AANP: This program is approved for 0.25 contact hour of continuing education by the American Academy of Nurse Practitioners.

Program ID: 1304158M


Last week 377 journal articles were evaluated via DynaMed's Systematic Literature Surveillance and summaries of 246 articles were added to DynaMed content.

Based on criteria for selecting "articles most likely to change clinical practice," one article of significant interest was selected by the DynaMed Editorial Team.

Gentle Wiping of Face, Nose and Mouth Appears as Effective as Suction for Clearance of Secretions at Birth of Term Neonates
Reference: Lancet 2013 Jul 27;382(9889):326, (level 3 [lacking direct] evidence)

Oronasopharyngeal suction is frequently used immediately following routine delivery to clear the airway secretions of neonates both to prevent aspiration and to provide stimulation to start spontaneous respiration. However, due to an increase in the risk of bradycardia and apnea, guidelines from the American Heart Association recommend suction for babies born through clear amniotic fluid only in cases of obvious obstruction or need for mechanical ventilation (Circulation 2010 Nov 2;122(18 Suppl 3):S909). A recent randomized trial assessed the efficacy of simply wiping the mouth and nose at birth in 506 term neonates.

Infants born at ≥ 35 weeks gestational age (median 39 weeks) at a single hospital were randomized to gentle wiping of the face, mouth, and nose with a towel vs. suction of mouth and nostrils with a bulb syringe immediately after cutting of umbilical cord and were followed for 24 hours. After randomization, 15 nonvigorous neonates with meconium-stained amniotic fluid were intubated and excluded from analysis. The primary outcome to assess successful clearance of secretions was mean 24-hour respiratory rate.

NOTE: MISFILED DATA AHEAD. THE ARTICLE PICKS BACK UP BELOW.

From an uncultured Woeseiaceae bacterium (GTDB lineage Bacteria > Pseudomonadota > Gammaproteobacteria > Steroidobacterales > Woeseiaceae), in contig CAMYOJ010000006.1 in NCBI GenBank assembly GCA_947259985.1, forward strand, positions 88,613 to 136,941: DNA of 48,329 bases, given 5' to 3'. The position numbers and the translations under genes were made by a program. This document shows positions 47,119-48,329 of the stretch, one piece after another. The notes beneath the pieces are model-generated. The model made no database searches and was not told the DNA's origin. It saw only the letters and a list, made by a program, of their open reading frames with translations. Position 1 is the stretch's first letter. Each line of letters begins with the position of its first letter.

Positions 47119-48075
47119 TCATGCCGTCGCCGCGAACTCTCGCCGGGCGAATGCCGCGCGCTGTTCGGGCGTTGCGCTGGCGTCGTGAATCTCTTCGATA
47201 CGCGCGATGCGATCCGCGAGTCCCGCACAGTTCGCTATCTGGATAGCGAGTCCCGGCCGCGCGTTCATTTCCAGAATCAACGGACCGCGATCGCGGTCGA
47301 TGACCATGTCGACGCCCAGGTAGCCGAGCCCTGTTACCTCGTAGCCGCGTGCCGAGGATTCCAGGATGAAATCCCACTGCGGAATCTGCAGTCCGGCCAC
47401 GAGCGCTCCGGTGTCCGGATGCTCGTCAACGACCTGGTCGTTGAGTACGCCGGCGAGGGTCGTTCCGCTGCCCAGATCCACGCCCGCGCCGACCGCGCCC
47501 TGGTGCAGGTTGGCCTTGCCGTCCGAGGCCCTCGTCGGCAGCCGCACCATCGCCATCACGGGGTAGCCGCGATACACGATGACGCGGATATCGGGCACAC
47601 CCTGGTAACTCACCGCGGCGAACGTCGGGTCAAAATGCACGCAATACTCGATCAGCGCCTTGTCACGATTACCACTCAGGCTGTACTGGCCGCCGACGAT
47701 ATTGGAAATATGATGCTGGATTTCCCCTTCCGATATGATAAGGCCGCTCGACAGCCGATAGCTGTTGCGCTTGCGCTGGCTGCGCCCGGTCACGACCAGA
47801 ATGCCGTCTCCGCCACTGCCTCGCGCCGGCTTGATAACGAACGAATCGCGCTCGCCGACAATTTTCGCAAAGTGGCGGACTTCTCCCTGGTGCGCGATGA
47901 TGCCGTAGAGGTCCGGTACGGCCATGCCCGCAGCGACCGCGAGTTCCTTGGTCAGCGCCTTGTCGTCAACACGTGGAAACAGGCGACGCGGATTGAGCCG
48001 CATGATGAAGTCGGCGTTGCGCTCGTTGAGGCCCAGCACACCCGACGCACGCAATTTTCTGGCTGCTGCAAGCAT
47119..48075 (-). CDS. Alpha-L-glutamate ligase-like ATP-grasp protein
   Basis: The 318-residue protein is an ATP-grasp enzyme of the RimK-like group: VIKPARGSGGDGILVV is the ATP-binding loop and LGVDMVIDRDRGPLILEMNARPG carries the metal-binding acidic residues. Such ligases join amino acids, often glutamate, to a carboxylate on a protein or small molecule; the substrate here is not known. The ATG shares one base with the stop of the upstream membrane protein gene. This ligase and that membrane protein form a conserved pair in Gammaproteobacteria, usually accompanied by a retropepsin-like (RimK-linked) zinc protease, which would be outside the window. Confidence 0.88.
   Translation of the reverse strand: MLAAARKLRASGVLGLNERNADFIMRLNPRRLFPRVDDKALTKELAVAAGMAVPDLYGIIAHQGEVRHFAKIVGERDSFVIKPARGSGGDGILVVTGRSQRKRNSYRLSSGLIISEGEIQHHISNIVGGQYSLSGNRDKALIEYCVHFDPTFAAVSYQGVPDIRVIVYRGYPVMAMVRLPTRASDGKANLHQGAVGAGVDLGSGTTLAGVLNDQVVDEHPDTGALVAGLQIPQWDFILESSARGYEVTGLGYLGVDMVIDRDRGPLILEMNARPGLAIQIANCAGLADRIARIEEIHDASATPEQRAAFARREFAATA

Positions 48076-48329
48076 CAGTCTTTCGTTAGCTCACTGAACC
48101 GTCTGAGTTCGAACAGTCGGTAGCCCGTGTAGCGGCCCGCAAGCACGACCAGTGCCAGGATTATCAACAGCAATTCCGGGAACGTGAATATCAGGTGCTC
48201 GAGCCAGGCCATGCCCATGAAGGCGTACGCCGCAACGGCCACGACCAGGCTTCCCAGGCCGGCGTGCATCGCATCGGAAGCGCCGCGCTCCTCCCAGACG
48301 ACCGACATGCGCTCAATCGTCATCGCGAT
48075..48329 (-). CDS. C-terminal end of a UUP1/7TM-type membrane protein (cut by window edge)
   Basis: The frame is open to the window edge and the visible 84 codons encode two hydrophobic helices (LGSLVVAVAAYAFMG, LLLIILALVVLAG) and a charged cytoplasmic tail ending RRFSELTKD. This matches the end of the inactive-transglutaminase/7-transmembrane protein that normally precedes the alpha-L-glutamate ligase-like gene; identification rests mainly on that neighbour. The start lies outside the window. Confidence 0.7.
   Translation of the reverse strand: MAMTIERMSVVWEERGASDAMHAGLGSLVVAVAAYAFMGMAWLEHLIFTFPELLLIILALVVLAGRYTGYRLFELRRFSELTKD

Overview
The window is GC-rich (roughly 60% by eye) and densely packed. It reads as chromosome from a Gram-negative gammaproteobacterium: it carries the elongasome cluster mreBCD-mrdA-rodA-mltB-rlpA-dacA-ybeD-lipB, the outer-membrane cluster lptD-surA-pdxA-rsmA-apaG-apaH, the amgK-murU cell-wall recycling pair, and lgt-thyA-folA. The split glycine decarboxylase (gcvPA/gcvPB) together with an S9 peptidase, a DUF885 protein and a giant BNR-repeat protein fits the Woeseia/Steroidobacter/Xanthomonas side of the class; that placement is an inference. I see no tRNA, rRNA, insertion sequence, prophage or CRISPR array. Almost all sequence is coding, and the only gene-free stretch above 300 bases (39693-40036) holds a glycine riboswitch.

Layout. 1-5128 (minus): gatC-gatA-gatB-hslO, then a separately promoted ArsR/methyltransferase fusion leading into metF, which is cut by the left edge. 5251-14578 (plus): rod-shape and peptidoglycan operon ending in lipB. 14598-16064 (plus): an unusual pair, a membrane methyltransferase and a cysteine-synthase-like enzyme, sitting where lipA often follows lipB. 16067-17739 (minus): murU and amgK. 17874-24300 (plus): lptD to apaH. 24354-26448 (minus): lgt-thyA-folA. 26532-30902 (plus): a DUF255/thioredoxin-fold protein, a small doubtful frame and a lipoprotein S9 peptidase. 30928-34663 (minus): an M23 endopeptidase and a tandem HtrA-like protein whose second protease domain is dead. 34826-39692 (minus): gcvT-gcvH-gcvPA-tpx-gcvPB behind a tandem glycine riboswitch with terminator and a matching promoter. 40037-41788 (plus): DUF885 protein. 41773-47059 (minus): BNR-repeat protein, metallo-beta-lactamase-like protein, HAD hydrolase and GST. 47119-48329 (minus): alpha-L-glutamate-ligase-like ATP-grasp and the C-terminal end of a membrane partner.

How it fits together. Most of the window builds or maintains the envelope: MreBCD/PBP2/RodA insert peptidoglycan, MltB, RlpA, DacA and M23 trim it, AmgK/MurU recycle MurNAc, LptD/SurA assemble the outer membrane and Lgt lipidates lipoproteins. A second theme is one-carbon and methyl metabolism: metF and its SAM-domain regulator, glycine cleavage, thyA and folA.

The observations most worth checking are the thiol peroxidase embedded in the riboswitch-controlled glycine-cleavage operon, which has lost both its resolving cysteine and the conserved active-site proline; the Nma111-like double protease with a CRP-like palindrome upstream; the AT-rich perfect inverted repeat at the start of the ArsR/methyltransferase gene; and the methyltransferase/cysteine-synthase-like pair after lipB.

The rates of crossover to the alternate treatment were high in both groups: 26% in the wiping group received suction, and 14% in the suction group received wiping. The mean 24-hour respiratory rates were 51 breaths/minute with wiping vs. 50 breaths/minute with suction in the intention-to-treat analysis (not significant). Respiratory rates also showed no significant differences in per-treatment and per-protocol analyses. There were also no significant differences in incidence of tachypnea (respiratory rate > 60 breaths/minute) (46% vs. 46%), need for advanced resuscitation at birth (10% vs. 7%), or 5-minute Apgar scores (9 vs. 9). Wiping was associated with a nonsignificant increase in need for admission to neonatal intensive care (18% vs. 12%, p = 0.07).

For more information, see the Overview of labor and delivery topic in DynaMed.

Earn CME Credit for reading this e-Newsletter.
For more information on this educational activity, see the CME sidebar.

Call for Peer Reviews

We are currently seeking reviewers for:

Cervical cancer

Postdates pregnancy

Learn more about DynaMed Contribution Opportunities

DynaMed Peer Review
Editorial Policies for Reviewers
Education for Clinicians in Training

DynaMed is Hiring! We are looking for talented medical writers and editors to join our ever expanding team. Click here to learn what opportunities are available.